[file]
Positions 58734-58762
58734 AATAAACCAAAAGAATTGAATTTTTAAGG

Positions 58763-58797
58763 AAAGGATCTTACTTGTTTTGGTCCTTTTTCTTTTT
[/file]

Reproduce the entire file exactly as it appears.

Positions 58734-58762
58734 AATAAACCAAAAGAATTGAATTTTTAAGG

Positions 58763-58797
58763 AAAGGATCTTACTTGTTTTGGTCCTTTTTCTTTTT